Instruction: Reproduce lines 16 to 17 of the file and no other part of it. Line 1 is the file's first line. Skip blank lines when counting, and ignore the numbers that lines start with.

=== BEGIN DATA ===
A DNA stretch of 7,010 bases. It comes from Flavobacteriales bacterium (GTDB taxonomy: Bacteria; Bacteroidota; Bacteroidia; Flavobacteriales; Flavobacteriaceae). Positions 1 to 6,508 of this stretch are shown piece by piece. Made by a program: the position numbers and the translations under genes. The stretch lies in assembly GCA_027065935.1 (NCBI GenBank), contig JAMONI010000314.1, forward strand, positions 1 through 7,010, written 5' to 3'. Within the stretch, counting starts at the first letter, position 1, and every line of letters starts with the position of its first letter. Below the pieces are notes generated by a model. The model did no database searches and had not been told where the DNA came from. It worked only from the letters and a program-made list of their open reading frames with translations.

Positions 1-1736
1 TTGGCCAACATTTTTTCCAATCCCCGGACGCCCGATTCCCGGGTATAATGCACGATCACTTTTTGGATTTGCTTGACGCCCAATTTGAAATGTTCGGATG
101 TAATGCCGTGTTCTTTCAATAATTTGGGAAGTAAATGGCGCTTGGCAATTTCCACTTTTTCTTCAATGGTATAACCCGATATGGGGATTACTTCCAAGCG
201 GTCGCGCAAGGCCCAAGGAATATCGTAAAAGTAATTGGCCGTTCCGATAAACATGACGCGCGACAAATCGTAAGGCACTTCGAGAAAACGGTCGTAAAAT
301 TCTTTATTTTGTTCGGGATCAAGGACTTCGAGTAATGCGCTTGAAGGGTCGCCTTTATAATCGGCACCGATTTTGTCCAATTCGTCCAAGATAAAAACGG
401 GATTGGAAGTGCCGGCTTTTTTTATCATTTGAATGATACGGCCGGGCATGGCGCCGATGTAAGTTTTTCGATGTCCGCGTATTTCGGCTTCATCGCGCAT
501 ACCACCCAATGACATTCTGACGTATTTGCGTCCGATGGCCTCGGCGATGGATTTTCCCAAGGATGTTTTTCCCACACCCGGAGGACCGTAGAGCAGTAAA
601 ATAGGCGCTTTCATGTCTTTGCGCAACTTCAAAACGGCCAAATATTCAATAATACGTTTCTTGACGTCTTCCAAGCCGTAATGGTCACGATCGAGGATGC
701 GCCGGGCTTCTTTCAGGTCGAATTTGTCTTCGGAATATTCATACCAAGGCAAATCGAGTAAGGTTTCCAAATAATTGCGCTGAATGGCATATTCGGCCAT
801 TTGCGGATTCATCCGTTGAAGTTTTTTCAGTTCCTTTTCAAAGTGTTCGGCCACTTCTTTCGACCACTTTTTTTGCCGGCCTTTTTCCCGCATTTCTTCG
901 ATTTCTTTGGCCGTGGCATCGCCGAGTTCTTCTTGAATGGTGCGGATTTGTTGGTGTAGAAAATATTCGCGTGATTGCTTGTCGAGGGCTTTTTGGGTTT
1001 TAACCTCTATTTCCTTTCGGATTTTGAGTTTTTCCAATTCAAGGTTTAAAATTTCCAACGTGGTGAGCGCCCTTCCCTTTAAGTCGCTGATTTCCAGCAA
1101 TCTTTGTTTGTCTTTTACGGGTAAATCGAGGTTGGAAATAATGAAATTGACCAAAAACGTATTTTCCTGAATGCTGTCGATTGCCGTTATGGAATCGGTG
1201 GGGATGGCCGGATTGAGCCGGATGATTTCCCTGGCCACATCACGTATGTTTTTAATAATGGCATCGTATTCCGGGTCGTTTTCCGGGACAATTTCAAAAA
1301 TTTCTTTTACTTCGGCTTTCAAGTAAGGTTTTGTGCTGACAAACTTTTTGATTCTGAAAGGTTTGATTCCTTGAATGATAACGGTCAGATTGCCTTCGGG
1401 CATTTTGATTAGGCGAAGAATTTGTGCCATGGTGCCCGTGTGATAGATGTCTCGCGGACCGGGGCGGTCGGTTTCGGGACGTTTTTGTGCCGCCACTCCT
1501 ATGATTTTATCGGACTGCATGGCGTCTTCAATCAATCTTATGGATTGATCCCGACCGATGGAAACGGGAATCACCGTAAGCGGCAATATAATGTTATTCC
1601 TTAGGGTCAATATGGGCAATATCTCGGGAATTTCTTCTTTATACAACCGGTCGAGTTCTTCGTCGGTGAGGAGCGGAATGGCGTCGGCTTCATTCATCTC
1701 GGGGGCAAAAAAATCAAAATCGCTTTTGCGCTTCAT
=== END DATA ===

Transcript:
1301 TTTCTTTTACTTCGGCTTTCAAGTAAGGTTTTGTGCTGACAAACTTTTTGATTCTGAAAGGTTTGATTCCTTGAATGATAACGGTCAGATTGCCTTCGGG
1401 CATTTTGATTAGGCGAAGAATTTGTGCCATGGTGCCCGTGTGATAGATGTCTCGCGGACCGGGGCGGTCGGTTTCGGGACGTTTTTGTGCCGCCACTCCT